Blog

Aug 23rd, 2017 By: Paul Hibner
Topics: General Blog

We are investigating this issue.  If you or someone you know used Johnson & Johnson talcum powder and suffered injuries from doing so, please contact our firm at 575-522-3996. 

https://www.cnbc.com/2017/08/22/record-417-million-award-in-lawsuit-linking-baby-powder-to-cancer.html


The NMHRA has prohibited discriminatory practices by employers and their agents since 1969.[1] Among other things, the NMHRA makes it unlawful for an employer to discriminate in terms of hiring, firing, promotion, demotion, compensation, terms, conditions, or privileges of employment against any person due to their membership in a protected ... Continue Reading

New Mexico has a specific statute allowing for liability against parents for the malicious or willful acts of their children. See NMSA § 32A-2-27.

Under NMSA § 32A-2-27(A):

Any person may recover damages not to exceed four thousand dollars ($4,000) in a civil action in a court or tribunal of competent ... Continue Reading

May 7th, 2014 By: Paul Hibner
Topics: New Mexico Tort Claims Act

The government’s sovereign immunity is waived when plaintiff’s injury is caused by a public employee’s negligence in the maintenance of roadways, streets, sidewalks, or highways. NMSA § 41-4-11(A). Immunity can be waived by, inter alia, failing to build or maintain fences along highways, failing to post “Wrong Way” or “Do ... Continue Reading

Apr 30th, 2014 By: Paul Hibner
Topics: Loss of Consortium In New Mexico

To bring a tenable loss of consortium claim, a plaintiff must show: 1) a sufficiently close relationship with the injured party and, 2) plaintiff’s distress was foreseeable. Wachocki v. Bernalillo County Sheriff's Dep't, 2011-NMSC-039, ¶5.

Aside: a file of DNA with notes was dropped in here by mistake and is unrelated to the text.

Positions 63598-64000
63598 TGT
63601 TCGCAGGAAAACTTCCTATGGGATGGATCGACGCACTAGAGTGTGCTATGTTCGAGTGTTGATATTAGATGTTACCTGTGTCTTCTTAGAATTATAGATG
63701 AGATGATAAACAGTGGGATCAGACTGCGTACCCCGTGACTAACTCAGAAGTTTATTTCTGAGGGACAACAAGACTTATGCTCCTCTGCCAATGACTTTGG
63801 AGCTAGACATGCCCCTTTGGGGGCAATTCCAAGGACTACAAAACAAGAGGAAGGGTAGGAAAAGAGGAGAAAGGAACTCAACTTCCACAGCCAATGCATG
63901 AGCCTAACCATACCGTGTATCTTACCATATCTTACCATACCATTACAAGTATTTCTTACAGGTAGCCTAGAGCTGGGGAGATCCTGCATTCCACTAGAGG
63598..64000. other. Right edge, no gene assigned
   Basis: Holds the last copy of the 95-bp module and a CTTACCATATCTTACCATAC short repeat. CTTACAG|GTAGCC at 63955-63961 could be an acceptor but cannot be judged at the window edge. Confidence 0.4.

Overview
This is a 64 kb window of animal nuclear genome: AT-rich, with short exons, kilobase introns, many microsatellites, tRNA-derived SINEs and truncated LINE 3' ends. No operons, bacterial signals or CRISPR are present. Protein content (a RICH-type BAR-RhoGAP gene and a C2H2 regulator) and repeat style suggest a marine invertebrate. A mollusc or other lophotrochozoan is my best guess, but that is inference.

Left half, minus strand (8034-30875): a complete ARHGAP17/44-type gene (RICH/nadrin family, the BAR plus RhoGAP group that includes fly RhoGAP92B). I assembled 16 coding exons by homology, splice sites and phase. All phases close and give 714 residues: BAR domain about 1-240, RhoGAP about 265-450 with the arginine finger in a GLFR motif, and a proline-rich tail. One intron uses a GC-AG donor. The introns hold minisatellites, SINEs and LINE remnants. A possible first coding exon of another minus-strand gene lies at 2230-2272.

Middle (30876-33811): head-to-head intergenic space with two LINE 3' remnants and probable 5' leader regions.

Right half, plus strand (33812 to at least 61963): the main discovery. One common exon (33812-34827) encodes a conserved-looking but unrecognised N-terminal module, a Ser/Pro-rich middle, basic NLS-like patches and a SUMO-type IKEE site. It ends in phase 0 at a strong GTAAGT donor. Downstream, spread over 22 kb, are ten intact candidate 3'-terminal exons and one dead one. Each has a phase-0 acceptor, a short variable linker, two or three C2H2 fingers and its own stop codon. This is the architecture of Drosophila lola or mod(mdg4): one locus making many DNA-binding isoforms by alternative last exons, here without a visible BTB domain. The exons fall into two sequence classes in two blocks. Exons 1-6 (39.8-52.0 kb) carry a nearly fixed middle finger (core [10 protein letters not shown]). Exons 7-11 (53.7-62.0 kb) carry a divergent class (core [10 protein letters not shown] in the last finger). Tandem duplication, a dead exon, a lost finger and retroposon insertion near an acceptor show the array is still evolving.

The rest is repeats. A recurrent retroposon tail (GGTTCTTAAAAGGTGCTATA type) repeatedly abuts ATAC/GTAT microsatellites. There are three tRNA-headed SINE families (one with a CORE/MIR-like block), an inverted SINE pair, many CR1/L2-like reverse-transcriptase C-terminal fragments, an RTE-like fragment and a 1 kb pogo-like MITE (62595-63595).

Several factors are relevant in determining whether a sufficiently close relationship existed to bring a loss ... Continue Reading

Apr 7th, 2014 By: Paul Hibner
Topics: New Mexico Tort Claims Act

Under New Mexico’s Tort Claims Act, the government is generally immune from tort claims while acting in the scope of public duty. See NMSA 1978 § 41-4-4 (1978). Immunity is waived, however, when plaintiff’s damage iscaused: (1) by a public employee’s negligence; (2) acting within the scope of their duties; ... Continue Reading

Whether a worker is an employer or an independent contractor is determined by several factors.

The United States Internal Revenue Service (“IRS”) provides a test to determine whether a worker is an independent contractor or an employee. The IRS test involves several factors including, inter alia;

1.         whether the business has retained ... Continue Reading

Federal Rule of Civil Procedure 27

            We represent an insured whose insurance company attempted to seek discovery against clients in a lawsuit the insurance company described as “impending.” The insurance company filed a Petition under Rule 27 of the Federal Rules of Procedure. 

            Rule 27(a)(1) of the Federal Rules of ... Continue Reading